The fourth "building block" of building a better tennis game centers upon the mental aspects of the game. I suspect that many of you who read this are saying to yourselves, "I don't need a better mental game... I just need a better game." When Brad Gilbert was described by one of his coaches, the description went something like this: "No forehand, no backhand, a weak serve, adequate volleys... wins matches." His book entitled, Winning Ugly: Mental Warfare in Tennis-Lessons from a Master is aptly titled when one considers how his contemporaries on the tour described his matches. However, he was a very mentally sound and tough competitor.
 
In recent columns, I have focused upon fear and its impact upon one's tennis performance. You can read my column on this at The Only Thing You Have To Fear Is Fear Itself!!!. I have written a book entitled, Perfect Tennis, in which I lay out my overall plan for helping one develop mental toughness. In a past article, I address some of this book's content. You can access this column at 'Perfect Tennis' Perfected.
 
There are many books available that address the mental aspects of this fabulous game. In truth, the mental side of competing in tennis can be more daunting than acquiring the physical strokes and skills.
 
Each serious tennis player needs to develop a regimen for helping him/her to stay mentally focused and positive. Guided imagery, controlled self-talk, suspending evaluations, staying in the "now" are all part of a good mental framework. Take time to include regular and deliberate mental "training" into your overall tennis preparations!
 
The last "building block" is having goals and a reasonable plan to realize these goals. This is where you put your hard work and preparation to good use. Plan a reasonable schedule of tournaments and/or club matches for yourself. Set goals for yourself. For example, go for a USTA ranking. Set your sights on the club championship. Look to beat that player who always cleans your clock, etc.
 
If you have spent the time preparing correctly, it doesn't make sense to let the season take its own course and destiny. Work out a viable and challenging schedule of matches and/or tournaments that lead you to your goal. Set a time when you hope to be at your absolute peak performance and work matches and competition to help facilitate this peaking.
 
This planned and progressively more challenging schedule will allow you to fully actualize your potential.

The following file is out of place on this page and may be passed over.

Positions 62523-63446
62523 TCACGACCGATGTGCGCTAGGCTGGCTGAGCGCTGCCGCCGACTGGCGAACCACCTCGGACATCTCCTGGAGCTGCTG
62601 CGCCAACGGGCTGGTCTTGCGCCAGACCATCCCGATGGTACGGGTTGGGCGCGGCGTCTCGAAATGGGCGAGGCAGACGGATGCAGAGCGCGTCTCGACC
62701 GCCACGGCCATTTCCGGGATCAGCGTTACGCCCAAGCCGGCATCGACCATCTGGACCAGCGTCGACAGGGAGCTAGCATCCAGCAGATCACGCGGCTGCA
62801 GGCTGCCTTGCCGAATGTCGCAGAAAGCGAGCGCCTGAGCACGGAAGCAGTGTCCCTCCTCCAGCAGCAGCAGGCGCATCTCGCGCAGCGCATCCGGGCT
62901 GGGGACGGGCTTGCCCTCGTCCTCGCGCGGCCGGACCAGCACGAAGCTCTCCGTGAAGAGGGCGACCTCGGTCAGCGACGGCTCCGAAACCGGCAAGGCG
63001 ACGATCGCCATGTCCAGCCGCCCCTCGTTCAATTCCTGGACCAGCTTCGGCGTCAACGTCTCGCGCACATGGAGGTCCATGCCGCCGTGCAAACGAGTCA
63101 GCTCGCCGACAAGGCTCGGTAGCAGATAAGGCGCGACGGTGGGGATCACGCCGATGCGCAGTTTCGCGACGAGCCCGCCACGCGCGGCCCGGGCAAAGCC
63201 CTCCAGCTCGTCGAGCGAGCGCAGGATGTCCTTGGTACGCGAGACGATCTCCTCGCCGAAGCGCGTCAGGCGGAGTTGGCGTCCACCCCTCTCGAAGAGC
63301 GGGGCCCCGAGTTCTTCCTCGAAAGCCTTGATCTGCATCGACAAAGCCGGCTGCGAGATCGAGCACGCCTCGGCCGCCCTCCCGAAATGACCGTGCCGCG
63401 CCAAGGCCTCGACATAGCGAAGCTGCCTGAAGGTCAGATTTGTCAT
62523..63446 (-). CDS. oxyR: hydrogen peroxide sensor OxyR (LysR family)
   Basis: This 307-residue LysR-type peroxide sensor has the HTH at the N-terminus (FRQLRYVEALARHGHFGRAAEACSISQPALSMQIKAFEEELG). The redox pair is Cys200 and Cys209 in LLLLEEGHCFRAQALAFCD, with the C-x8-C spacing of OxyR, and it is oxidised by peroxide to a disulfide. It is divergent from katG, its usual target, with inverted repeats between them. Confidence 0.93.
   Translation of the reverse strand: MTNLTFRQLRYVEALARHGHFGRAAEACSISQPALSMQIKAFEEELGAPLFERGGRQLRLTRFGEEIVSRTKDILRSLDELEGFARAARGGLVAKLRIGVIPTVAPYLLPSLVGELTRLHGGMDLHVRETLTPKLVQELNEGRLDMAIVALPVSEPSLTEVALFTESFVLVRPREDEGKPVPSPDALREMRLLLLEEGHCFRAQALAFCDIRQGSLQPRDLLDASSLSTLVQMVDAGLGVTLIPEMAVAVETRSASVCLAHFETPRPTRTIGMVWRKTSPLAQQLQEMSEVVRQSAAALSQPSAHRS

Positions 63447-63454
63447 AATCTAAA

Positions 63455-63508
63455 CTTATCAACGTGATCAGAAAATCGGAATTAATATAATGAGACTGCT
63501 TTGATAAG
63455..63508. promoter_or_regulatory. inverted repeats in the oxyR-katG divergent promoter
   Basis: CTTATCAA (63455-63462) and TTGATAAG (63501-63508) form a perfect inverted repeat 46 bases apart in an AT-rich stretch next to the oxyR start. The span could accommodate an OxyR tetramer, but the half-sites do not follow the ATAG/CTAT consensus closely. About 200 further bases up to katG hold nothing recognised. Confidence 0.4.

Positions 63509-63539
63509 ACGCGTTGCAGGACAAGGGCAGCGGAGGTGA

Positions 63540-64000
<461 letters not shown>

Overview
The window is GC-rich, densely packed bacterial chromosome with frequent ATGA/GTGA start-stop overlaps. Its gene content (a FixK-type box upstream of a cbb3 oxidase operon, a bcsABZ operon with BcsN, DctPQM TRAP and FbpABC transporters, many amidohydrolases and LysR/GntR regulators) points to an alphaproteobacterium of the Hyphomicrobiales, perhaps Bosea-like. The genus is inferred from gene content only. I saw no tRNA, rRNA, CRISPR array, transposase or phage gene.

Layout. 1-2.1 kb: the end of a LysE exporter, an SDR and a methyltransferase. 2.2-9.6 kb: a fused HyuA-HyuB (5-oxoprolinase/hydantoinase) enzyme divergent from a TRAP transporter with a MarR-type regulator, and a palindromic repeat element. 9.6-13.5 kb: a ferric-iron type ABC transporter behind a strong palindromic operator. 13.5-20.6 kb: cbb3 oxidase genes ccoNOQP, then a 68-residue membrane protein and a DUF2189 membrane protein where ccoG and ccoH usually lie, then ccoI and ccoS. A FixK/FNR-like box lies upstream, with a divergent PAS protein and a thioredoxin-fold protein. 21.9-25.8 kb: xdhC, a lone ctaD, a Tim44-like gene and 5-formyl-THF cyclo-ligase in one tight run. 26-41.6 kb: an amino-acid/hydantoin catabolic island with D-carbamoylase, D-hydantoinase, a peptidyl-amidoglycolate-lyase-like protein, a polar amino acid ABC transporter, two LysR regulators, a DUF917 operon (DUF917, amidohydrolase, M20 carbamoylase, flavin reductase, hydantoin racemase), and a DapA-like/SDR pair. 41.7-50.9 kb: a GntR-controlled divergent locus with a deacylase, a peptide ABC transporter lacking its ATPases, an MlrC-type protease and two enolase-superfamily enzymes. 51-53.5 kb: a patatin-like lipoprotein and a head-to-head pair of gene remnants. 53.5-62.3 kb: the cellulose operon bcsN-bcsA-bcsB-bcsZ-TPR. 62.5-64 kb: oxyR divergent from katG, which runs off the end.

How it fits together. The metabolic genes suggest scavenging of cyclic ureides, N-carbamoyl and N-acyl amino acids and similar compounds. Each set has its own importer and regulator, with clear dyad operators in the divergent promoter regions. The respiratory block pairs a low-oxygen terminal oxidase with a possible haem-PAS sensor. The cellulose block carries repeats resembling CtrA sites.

This December, why not take the time to chart out an orderly and progressive plan for your active season? I promise you that taking the time to do this planning, and being disciplined about adhering to your plan, will pay big dividends by the time the season has ended. The real question may boil down to how do I schedule each of these building blocks into a coherent whole? It varies from player to player. Some of you may believe that a concurrent approach may be most viable. For example, you may be working on physical conditioning, stroke production perfection and mental imagery at the same time... albeit addressing each one individually. Others may prefer to spend the month of December just improving their overall physical conditioning, and then move on to stroke production perfection in January.
 
Whether you work on these building blocks as a "unit" or take "one block at a time" is not important. What is important is that each of these building blocks is addressed in a deliberate and systematic manner.
 
Recreational players, seasoned competitors or neophytes can all benefit from giving these "building blocks" serious attention. What better time than during this transition time of year to initiate such a regimen? In fact should you adopt this approach, I am quite confident that you will become a tennis overdog!
 

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This column is copyrighted by Ron Waite, all rights reserved. Questions and comments about these columns can be directed to Ron by using this form.

Ron Waite is a certified USPTR tennis instructor who took up the game of tennis at the age of 39. Frustrated with conventional tennis methods of instruction and the confusing data available on how to learn the game, Ron has sought to sift fact from fiction. In his seven years of tennis, Ron has received USTA sectional ranking four years, has successfully coached several NCAA Division III men's and women's tennis teams to post season competition, and has competed in USTA National singles tournaments. Ron has trained at a number of tennis academies and with many of the game's leading instructors.

In addition to his full-time work as a professor at Albertus Magnus College, Ron photographs ATP tour events for a variety of organizations and publications. The name of his column, TurboTennis, stems from his methods to decrease the amount of time it takes to learn and master the game of tennis.